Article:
Loud music (club / concerts) and repl... - British Heart Fou...

British Heart Foundation

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Loud music (club / concerts) and replacement heart valves

DavidHirsch
DavidHirsch

I used to be a pro musician until I had a mitral valve prolapse. I have an implanted metal ring now, which has refastened the valve.

I went to one more gig since and had to break off my performance due to chest pain (probably just nervousness) and a sudden fear that the loud basses could somehow cause adhesion and possibly rupture the tissue the metal ring is fastened to.

I have Ehlers-Danlos-Syndrome, so my tissue is extremely fragile anyways (i have multiple abdominal hernias almost every year).

Is loud music safe for me?

5 Replies
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I would hope even with the EDS you would be fine.

But, I guess the best thing is to ask the dr how fragile your tissue is.

It's more of a unique situation

Hi David. I’m afraid I haven’t got a clue but please let us know if you find an answer. I guess that any sound at the right frequency and volume can cause damage. But seems unlikely that this would be the case in a public music venue - otherwise we would have heard of deaths. Having said that very loud music can resonate through the body. Interesting question though. Good luck.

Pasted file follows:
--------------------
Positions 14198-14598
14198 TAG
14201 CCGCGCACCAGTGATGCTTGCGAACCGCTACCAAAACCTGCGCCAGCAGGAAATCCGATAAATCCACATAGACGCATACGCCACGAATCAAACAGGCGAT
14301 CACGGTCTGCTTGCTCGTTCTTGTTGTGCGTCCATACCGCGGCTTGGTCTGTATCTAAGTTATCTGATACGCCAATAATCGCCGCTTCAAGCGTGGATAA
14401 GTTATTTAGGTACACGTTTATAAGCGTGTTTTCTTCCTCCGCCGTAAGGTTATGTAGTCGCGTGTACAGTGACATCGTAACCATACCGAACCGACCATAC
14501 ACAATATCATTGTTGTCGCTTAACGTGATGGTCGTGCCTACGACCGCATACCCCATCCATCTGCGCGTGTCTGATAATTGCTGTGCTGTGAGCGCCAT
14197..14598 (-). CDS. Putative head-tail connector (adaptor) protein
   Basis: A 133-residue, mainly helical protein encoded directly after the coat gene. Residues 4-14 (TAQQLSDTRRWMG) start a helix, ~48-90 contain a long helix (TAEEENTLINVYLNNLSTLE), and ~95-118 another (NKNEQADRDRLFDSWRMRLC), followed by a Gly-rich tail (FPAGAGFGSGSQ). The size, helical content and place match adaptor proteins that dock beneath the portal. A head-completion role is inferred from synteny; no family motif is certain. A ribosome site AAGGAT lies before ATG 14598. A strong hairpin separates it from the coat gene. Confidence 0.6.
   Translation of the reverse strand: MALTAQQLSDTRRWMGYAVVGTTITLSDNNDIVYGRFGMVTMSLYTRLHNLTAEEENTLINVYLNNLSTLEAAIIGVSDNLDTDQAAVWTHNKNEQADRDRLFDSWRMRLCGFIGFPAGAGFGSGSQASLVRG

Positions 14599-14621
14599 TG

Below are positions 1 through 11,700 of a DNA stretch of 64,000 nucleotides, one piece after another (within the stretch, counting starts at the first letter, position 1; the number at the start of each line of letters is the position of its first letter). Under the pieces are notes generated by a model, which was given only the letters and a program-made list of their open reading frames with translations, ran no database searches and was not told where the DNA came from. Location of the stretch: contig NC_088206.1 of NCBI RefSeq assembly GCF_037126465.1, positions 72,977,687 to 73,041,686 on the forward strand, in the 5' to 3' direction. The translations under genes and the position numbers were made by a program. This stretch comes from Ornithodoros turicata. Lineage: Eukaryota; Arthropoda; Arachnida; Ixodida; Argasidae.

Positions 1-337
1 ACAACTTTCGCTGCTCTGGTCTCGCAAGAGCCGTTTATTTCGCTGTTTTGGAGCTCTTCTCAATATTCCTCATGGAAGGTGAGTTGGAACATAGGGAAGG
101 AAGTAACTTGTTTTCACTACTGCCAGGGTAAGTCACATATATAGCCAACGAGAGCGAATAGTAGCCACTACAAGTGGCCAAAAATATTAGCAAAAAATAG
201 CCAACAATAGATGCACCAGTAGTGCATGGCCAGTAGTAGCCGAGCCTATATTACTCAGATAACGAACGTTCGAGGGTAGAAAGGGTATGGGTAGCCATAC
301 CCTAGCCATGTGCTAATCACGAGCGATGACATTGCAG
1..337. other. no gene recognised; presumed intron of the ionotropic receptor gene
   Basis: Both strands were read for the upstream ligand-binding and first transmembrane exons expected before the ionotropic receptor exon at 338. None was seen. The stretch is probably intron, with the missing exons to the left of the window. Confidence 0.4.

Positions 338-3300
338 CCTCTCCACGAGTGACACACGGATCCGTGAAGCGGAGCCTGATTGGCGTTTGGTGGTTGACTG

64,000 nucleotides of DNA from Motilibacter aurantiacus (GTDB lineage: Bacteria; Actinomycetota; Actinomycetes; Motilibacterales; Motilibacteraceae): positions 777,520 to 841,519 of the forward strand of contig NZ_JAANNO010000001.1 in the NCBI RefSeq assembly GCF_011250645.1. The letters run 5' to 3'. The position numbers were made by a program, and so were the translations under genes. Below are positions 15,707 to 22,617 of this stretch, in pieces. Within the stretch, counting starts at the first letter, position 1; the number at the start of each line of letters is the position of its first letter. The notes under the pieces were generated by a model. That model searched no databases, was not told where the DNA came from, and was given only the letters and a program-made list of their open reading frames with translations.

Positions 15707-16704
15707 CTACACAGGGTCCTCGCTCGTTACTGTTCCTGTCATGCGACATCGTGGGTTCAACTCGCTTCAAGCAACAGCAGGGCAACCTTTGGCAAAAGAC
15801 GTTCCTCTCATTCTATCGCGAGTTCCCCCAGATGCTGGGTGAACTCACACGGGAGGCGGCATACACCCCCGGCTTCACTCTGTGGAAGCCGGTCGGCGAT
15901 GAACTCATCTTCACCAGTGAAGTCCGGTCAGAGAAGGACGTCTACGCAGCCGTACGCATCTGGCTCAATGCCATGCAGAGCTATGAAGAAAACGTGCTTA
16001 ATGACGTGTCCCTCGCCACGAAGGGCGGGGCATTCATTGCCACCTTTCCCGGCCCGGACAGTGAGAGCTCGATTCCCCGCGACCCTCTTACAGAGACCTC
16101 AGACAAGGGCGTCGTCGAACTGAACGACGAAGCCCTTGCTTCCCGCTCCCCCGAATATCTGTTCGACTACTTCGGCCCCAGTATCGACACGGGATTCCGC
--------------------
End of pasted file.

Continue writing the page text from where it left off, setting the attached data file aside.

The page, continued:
Definitely a question for the medics - preferably one with a degree in physics as well as medical qualifications.... Good luck.

MichaelJH
MichaelJHHeart Star

Sound waves penetrate the body. This is used in areas such as echocardiograms and ultrasound scans of cartoid arteries, kidneys, etc.

Sound can cause damage. The most common is hearing loss at higher frequencies - I have a degree of loss probably due to exposure to race engines and loud music. The degree of damage done depends on frequency, volume (dB) and duration of exposure. The danger is greater indoors as outside sound disperses quickly.

Frequencies outside the hearing range can also affect people. At just below the lowest frequency that people can hear is the natural frequency of the eyeball and exposure if high enough volume (but you will not hear it) will cause blurred vision. There has been research on weapons that will cause discomfort and even death (by sound waves). It was used allegedly to repel Somalian pirates about a decade ago.

I am afraid I cannot answer your specific question. It might be worth ringing the BHF nurses to see if they have any ideas.

Brings to mind that mythical World War II weapon - the ‘brown note’ which it was said was a note at very low frequency that meant the enemy... erhm... lost control.

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